General Digipak Conventions.

Digipak Example - Oasis
The way in which we established the conventions for our digipak was very similar to the way in which we researched our magazine advert conventions with the only real difference being what we were searching and looking at. A full list of Digipak conventions can be found in our blog post here. Many of the general conventions of Digipaks can be seen in our product and will be detailed below.

Genre Specific Digipak Conventions.

Digipak Example - Muse

As with our video and magazine advert we needed to establish the common conventions specific to the genre we were working in. The conventions that we found for our particular genre included:
  • Difference in colour between the front panel and all the other panels
  • Tend to have a similar front and back panel with the inside being different
  • Black and white shots for the inside of digipak
  • Album artwork on the front of the digipak
  • Artist name at the top of the digipak in bigger, bold font
  • Sticker
  • Tour Dates
  • Booklet/Leaflet inside (Example: Muse: Origin Of Symmetry)
  • Bar Code
  • QR code
  • Smallprint with copyright laws written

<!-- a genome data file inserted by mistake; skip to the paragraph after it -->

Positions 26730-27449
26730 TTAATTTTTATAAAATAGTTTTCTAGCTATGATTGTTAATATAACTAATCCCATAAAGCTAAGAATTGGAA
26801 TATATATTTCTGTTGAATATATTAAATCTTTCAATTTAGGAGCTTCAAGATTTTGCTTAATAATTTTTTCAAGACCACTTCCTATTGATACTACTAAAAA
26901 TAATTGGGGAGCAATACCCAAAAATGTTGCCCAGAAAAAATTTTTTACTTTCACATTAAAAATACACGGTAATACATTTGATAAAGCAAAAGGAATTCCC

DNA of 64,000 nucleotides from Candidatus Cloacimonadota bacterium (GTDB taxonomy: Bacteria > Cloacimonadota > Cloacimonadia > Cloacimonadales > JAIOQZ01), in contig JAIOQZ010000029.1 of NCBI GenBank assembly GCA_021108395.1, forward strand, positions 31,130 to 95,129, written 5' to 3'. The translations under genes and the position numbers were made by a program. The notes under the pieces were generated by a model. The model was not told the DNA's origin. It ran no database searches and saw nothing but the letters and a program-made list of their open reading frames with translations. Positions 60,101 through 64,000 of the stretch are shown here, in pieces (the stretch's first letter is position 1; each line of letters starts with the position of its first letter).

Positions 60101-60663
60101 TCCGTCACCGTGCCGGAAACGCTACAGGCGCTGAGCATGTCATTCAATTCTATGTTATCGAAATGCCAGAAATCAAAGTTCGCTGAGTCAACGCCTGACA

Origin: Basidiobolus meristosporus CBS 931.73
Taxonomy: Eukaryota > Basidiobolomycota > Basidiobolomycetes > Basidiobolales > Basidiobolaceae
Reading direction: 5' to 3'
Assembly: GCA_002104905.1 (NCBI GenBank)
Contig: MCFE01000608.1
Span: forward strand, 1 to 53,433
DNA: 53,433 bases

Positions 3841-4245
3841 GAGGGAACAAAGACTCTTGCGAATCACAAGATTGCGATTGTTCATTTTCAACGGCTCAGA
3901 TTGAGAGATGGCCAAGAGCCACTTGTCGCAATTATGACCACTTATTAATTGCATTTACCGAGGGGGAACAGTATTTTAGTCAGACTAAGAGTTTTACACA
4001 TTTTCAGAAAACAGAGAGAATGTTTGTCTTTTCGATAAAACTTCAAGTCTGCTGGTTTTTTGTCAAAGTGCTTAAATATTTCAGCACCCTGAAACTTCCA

• Website for the artist
  • Twitter/Facebook sites

Conventions we have used.
The conventions that we have used in our digipak include:
  • Name of artist at top - Similar to with the magazine advert this a key convention that we wanted to follow as it quickly anchors the product.
  • Limited edition sticker - With our product being a special edition, re-branding product we felt that it would provide verisimilitude to the product to include a sticker on the front panel. This idea was also well received in audience feedback, though they felt it could be positioned better.
  • Same colour scheme on front and back panels & Links between front and back - From looking at the example digipaks at the start, we quickly decided that we liked the digipaks that had links between the front and back panels and the two inside panels best. We then worked on this basis with our example ideas, and it remained for our final product. This convention counters another convention that suggests the front panel is different to all the others.
  • Picture of protagonist in music video - This created another link between the digipak and one of the other products, in this case the video. 
  •  Different theme and colour scheme for inside panels - Similar to the third point. With the front and back panels having links between the two, we also kept links between the inside panels with one image stretching across the two panels. This is a very different image to the outer panels and we feel it contrasts well.
  • Track lists - This is a typical convention of a digipak without which ours wouldn't look like a real product and would lack authenticity. 
  • Special edition DVD information - As you would expect when buying a product, particularly one claiming to be special edition, we felt we needed to include information to make it look like a real special edition product.